• I'm working on a project that maps a large set of data across geographic locations and time (this is a personal project so I have complete control in terms of optimizations)
  • Writes are very infrequent, and most of my optimizations are tailored towards reads
  • I picked sqlite due to its small footprint, ease of setup, and good performance when concurrent writes are irrelevant
  • The only indexes I've needed to rely on so far was for geographic regions (the time data is not published as frequently and I typically just create a new table whenever more data is published - such that each table is effectively a snapshot of data in time)
  • For the most part this worked well, but some queries were very slow, mainly due to the fact that I needed to fetch data from 30+ tables and then run computations on each one
  • To work around this, I created a "cache" table, that pre-computes these computations and stores them in a flattened table where rows correspond to geographic regions and columns to the times/snapshots when the readings were taken
  • This works much better than the approach without the cache table, but still not good enough, and I'm noticing what seems like a linear increase in time to perform the query as the number of columns increases: doubling the number of returned columns (time snapshots) doubles the execution time of the query. The query behaves as if the actual scan/search is free and most of the time is spent grabbing column data. Maybe I'm being naive, but I would assume that grabbing 10 columns from a row would not take 10 times as much time as grabbing 1 column from the same row. I understand that I/O operations are the most operationally expensive part of the query, but I would assume since the columns are stored next to each other on disk, the database could use something similar to memcpy to load all of the columns at once rather than loading them individually?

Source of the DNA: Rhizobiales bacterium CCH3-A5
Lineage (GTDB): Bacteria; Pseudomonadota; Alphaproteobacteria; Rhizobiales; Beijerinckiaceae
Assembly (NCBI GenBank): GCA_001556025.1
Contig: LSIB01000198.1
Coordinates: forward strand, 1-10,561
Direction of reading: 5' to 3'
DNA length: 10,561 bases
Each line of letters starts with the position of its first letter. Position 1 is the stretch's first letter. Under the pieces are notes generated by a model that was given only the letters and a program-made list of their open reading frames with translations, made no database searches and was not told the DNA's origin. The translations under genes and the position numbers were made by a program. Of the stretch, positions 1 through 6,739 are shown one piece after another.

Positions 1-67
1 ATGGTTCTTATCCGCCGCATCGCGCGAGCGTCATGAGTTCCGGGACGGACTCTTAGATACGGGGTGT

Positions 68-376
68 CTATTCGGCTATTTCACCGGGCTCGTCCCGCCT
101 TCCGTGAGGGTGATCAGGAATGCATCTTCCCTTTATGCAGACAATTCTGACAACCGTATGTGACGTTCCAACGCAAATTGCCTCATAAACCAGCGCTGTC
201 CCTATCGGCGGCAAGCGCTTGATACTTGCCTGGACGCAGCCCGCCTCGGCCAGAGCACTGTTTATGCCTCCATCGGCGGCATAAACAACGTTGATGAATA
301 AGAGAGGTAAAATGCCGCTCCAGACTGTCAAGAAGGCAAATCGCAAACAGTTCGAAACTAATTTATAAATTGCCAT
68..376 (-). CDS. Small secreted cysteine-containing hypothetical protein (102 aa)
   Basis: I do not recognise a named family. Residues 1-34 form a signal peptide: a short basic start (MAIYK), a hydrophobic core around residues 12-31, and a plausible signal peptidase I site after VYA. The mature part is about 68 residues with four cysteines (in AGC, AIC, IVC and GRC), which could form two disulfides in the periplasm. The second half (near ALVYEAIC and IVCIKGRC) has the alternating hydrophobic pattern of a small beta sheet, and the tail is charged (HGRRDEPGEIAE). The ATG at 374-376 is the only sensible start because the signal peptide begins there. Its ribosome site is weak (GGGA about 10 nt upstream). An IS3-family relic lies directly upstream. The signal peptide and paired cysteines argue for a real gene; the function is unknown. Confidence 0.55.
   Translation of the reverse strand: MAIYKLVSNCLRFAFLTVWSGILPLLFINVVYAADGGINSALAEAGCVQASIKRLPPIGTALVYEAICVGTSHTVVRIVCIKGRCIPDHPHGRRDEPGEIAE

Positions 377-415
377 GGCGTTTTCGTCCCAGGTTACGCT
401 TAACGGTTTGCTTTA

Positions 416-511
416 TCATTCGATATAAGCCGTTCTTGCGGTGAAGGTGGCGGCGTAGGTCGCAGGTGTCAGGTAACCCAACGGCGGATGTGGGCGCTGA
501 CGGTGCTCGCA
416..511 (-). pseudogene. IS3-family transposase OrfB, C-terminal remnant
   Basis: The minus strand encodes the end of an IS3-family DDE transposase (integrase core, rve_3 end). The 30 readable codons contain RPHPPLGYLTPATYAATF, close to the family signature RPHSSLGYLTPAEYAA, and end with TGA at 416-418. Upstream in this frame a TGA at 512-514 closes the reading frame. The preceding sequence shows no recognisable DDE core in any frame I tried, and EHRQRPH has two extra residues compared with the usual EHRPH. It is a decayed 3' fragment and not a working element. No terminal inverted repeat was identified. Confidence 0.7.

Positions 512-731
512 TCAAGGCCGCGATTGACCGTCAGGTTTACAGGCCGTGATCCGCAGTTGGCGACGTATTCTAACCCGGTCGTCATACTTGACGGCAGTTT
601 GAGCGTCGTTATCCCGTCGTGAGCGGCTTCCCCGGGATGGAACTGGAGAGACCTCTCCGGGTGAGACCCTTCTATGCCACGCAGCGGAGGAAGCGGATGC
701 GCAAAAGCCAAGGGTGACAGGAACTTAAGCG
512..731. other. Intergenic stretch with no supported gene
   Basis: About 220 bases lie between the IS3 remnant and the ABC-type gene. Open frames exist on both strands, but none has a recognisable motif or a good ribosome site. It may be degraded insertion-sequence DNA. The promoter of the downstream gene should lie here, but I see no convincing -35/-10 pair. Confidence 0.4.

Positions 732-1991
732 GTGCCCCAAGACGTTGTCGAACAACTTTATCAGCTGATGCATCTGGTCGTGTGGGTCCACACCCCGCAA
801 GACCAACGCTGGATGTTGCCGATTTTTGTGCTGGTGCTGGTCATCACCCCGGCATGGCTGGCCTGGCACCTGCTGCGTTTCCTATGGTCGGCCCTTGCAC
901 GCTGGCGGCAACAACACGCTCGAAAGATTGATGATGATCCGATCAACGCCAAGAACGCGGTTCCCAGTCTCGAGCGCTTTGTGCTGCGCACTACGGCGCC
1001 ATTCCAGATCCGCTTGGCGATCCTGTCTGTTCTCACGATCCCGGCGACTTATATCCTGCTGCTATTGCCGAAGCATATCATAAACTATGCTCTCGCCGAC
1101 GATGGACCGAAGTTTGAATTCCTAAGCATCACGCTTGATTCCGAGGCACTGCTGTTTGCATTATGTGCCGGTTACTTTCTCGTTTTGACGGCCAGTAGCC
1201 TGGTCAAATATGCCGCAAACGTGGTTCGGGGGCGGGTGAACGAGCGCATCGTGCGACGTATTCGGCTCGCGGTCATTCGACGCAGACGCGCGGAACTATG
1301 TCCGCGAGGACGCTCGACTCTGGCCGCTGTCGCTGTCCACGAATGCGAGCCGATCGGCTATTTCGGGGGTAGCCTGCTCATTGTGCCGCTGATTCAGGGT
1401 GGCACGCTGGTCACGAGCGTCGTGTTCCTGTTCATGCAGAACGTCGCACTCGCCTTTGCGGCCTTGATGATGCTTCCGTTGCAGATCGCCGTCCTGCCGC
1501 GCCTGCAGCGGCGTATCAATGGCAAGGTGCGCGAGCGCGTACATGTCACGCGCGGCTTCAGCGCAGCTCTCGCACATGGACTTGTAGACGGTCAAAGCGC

I'm not opposed to using a different mechanism for storing the cache data, as long as it doesn't add unnecessary complexity to my project, maybe sqlite is a wrong tool for the job here (I'd consider Memcached, but something like Redis may be overkill for me), or maybe I just need to organize my data differently (i.e. use rows to represent time as well and have region + time be the compound primary key)?


  • Does it seem reasonable that query time increases linearly with number of columns selected?
  • Can I do anything differently to mitigate this (i.e. structure data differently in SQLITE or use a different solution)?
  • 1
    Please provide the table and index definitions, some sample data, and some of the queries for which you noticed are starting to slow down. FWIW, columns or not, selecting 10x the amount of data will roughly take 10x as long to query. But I'm sure that's not exactly you're scenario / the exact issue you're experiencing.
    – J.D.
    Commented Oct 12, 2022 at 22:13
  • Please clarify your specific problem or provide additional details to highlight exactly what you need. As it's currently written, it's hard to tell exactly what you're asking.
    – Community Bot
    Commented Oct 15, 2022 at 0:17

1 Answer 1


Time to retrieve data from any SQL database is obviously related to how much data is retrieved. Normally, a large part of the time is spent by the SQL engine to extract a little percentage of the data, selected through a complex query. When you need to select 10 rows in a million, a large part of time goes into searching for those 10 records, so when you find them the number of columns you read adds a negligible time to the total query.

But this is only true if the selection of the rows can be made using an index on a subset of the columns and not by reading the whole table.

Rows are stored on disk in pages (default page size is 4096 bytes). If your rows are 40 bytes long, sqlite can store 1000 of them in a single disk page. If your rows are 800 bytes long, sqlite can store only 50 of them on the same page. If your row size is more than 4000 bytes, every row will have to be split in two or more pages, requiring multiple disk reads for every row.

Anyway, every time sqlite needs to do a table scan it must read from disk a number of pages directly proportional to row size.

To mitigate the problem you should be sure to use an index to satisfy the WHERE clause of your query, so sqlite will have to fetch from the actual table only the rows you need. Of course, the time to fetch these particular rows will still be proportional to row size.

Also, this is a general principle that is valid for any SQL database, not only Sqlite.

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